BANGOR, Maine (CN) - A retired officer with the Royal Canadian Mounted Police convicted in Canada of smuggling narwhal tusks will remain in U.S. custody pending a money-laundering trial.
Gregory Logan, 58, is scheduled for trial in Maine on May 3, and U.S. District Judge John Woodcock Jr. ruled Wednesday that prosecutors can keep the St. John, New Brunswick man detained until that time.
The United States extradited Logan last week after Canadian appeals courts refused to block his extradition. Logan retired from the Royal Canadian Mounted Police in 2003.
Having already pleaded guilty in Canada to the trafficking of 250 narwhal tusks worth more than $2 million, Logan claimed that the United States was trying to punish him for the same crime.
A Canadian appeals court rejected that argument last year, however, noting that the Logan had a copy of the U.S. indictment against him and knew he stood to be prosecuted here nine months before his October 2013 guilty plea in Canada.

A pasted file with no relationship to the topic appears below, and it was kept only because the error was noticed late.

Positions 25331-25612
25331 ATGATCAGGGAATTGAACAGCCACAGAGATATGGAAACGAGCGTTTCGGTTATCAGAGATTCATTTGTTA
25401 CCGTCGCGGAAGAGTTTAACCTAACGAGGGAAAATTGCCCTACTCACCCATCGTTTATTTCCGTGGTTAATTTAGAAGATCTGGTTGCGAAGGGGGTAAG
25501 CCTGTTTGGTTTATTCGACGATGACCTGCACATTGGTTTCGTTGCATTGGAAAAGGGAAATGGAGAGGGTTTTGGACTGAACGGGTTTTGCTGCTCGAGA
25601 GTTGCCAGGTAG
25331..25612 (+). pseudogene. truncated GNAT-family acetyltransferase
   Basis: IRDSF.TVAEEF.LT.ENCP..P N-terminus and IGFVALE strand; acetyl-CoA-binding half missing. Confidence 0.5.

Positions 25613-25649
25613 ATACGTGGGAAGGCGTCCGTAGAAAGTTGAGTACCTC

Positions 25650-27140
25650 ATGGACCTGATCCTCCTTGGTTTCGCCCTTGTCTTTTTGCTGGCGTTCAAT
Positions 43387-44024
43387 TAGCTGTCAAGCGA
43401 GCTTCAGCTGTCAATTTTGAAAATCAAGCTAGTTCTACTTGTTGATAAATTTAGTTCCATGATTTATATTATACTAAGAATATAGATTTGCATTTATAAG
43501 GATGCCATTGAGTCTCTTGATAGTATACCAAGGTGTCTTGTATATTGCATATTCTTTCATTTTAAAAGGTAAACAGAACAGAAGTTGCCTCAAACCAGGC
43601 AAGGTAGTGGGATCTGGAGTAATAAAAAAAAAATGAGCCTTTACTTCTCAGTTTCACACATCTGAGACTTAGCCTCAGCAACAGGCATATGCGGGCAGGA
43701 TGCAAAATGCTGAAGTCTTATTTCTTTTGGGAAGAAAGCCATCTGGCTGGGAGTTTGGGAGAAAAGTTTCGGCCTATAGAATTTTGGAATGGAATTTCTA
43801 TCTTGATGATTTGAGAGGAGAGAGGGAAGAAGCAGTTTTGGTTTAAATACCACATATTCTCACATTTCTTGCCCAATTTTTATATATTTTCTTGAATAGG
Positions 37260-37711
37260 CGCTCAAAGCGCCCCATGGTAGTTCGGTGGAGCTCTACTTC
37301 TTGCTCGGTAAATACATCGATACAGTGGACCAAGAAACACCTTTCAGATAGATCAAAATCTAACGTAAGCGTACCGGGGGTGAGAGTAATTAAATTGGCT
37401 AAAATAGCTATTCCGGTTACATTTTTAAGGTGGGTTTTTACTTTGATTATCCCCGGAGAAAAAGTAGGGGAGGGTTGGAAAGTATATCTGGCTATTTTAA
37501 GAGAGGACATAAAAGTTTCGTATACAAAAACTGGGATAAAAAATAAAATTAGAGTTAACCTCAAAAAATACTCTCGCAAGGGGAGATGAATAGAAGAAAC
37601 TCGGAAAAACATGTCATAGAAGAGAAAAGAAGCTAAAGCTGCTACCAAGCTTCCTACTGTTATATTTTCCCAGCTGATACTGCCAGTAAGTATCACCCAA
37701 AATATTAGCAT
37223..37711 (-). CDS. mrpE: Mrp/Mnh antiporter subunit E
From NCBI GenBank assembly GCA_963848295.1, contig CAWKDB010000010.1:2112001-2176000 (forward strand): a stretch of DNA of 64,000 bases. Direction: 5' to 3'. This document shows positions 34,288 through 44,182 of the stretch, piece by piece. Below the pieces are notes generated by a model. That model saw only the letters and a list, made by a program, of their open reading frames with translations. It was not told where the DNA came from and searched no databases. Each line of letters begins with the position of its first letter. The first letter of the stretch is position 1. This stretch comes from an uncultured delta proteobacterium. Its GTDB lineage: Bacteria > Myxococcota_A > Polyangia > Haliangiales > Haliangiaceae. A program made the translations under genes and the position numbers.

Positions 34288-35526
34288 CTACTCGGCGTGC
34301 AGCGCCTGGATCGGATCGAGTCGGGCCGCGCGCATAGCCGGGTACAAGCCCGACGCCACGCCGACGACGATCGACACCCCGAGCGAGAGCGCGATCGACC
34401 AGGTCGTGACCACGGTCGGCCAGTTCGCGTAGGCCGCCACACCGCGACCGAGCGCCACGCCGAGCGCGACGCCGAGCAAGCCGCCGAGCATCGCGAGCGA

The Justice Department said Wednesday that the extradition terms limit its case against Logan in the United States to conspiracy to launder money and money laundering.
Prosecutors say Logan used false compartments in his car to smuggle narwhal tusks into the United States through Maine, sold his goods to collectors, and then laundered the proceeds of those sales.
The original November 2012 indictment against Logan also charged Jay Conrad of Lakeland, Tenn., and Andrew Zarauskas of Union, N.J. - some of the customers who bought narwhal tusks from Logan, knowing the tusks had been illegally imported into the United States.
Zarauskas is serving a 33-month prison term a jury convicted him in Bangor. Conrad is awaiting sentencing after pleading guilty. The Justice Department says it had Logan arrested in Canada in December 2013.
A money-laundering conviction could put Logan away for 20 years. In Canada, his smuggling conviction carried a fine $385,000 and an eight-month sentence that included four months of house arrest.
Though to be the inspiration for the unicorn of mythology, narwhals are heavily hunted in their Arctic waters for their ivory, spiraled tusks.
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